HOURCAST – State Of Disgrace

HOURCAST - State Of Disgrace
  • 6/10
    HOURCAST - State Of Disgrace - 6/10


Release date: May 2, 2006

User Review
0/10 (0 votes)

Alkamedia? What a strange name for a label –- maybe only in Germany, where alcohol is written with a “K.” Well, after the first smile about the “boozing boys” who are behind the label, Hourcast gives you over 53 minutes, causing you to do two things simultaneously: First, you look at the cover painting and try to figure out what the heck the guys wanted to say with it? The small image you can see here does not do it justice. Actually, even the CD booklet does not. This is one of the instances where you wish the times of vinyl album covers would return … especially the fish (is that a sheatfish?) on the top and bottom of the pic makes you knit your brows. Secondly, you wonder why you tap your fingers and nod your head to music that is not so unusual at all?

The Boston foursome seem to have the right recipe to make themselves a name with their debut album State Of Disgrace, while at the same time not leaving the normal paths of Hard Rock. They write really catchy songs and can impress with a convincingly good singer, Patrick McBride (and don’t say you disagree that those are the first two steps for any success). Patrick has a very melodic voice, but the band often tries to hide it behind effects, screams, and aggressive shouts. That gives high marks for variety, but they never stray too far from the familiar ground and always remain between Gothic (e.g., “This Life”), Industrial (e.g., “God Failed”), Hard Rock (e.g., “Lunar”) and Modern Metal (e.g., “Sakkara”). Especially the latter is probably a good comparison if their style needs to be described, as they have quite a few things in common with Nickelback, Staind, and Linkin Park. That also is a good scale to weigh their heavyness, and the songwriting follows a similar path. And Hourcast’s album is better than the most recent album of at least one of the three above …

The instrumentation does not impress much: the guitar riffing is unspectacular, but extremely effective. Guitar freaks should nonetheless at least listen to a few tunes first before buying the album, as the songs are much more important than the skills on strings for Hourcast. Bass and drums and the keys, which are played by singer McBride too, are not to be mentioned for originality. But, it works … and that is what you want from a Rock song in the end, don’t you?

There are a few minor points of criticism -– be reminded that this is an independent debut album -– to be mentioned: The ballad “Memories And Lies” does not live up to the Band’s songwriting capabilities. That ties in to the second negative point: The album is quite long with a total of 13 songs … since there is not much variety present, a few tracks less, maybe taken from the middle of the album where some fillers are sneaked in, would probably have increased the positive overall impression of State Of Disgrace. That is even more so as the last song, “Imbalance,” ends after 3.5 minutes, and then continues with the album’s brilliant opening track “This Life.” Only the same song follows again as a hidden track, and that is a bit too much.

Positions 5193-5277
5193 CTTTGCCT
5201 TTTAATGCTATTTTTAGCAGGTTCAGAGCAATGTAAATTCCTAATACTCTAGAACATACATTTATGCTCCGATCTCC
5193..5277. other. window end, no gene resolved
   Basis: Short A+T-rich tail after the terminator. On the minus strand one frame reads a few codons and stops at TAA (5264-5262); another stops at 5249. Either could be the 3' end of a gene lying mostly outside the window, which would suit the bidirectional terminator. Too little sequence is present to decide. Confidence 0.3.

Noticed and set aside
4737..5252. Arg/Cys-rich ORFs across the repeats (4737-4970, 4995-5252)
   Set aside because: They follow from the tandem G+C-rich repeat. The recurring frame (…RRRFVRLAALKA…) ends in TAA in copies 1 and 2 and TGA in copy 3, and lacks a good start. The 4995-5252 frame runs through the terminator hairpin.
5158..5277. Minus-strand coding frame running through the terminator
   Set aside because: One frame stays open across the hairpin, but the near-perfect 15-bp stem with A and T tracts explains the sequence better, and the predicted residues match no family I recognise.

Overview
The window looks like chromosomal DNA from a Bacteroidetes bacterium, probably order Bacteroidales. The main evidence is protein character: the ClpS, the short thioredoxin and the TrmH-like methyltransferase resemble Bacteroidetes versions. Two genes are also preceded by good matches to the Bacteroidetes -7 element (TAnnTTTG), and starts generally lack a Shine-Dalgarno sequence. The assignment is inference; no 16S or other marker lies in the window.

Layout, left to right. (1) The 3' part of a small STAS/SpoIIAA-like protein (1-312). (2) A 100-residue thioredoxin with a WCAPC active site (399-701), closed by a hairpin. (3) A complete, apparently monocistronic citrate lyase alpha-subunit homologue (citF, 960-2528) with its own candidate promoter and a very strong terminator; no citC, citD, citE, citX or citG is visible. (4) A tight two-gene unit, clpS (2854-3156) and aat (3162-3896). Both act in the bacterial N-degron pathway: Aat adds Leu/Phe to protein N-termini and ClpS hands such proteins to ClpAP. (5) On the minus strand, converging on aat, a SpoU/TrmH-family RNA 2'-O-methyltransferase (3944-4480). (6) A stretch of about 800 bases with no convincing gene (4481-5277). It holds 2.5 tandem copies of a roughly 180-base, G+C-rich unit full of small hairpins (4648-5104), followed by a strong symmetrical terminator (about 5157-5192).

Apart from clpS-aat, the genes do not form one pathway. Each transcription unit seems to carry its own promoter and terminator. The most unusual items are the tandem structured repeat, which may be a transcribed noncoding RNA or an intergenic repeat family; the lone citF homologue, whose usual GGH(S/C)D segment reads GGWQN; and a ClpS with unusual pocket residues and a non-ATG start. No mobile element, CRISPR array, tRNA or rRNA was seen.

Then again, complaining about having too many songs on the album is quite absurd if the rest would constitute for a very solid purchase for this genre already. The band streams several tracks on their Web site, so it is easy to check for yourself if this is an album you should have in your collection. But, you have been warned -– it is damn catchy …


  • Frank Jaeger

    Frank was a reviewer here at Metal Express Radio, based out of Bavaria, Germany. He has worked in the games industry for more than 20 years, now on the manufacturing side, before on the publishing end. Before this, he edited and handled the layout for a city mag in northern Germany ... maybe that is why he love being part of anything published. Frank got hooked on Metal at the age of 14 when a friend introduced him to AC/DC. They were listening to The Beatles, Madness, and The Police, and he decided they should move on. Well, they did, Back in Black became Frank's first Metal album, and since Germany is reasonably close to England, they had some small New Waves Of British Heavy Metal washing up on their shores: Tygers Of Pan Tang, Samson, Gillan, Iron Maiden, Saxon, Sweet Savage, Diamond Head, etc. If he had to pick his favorite styles, Prog and Power Metal would be at the top of the list.

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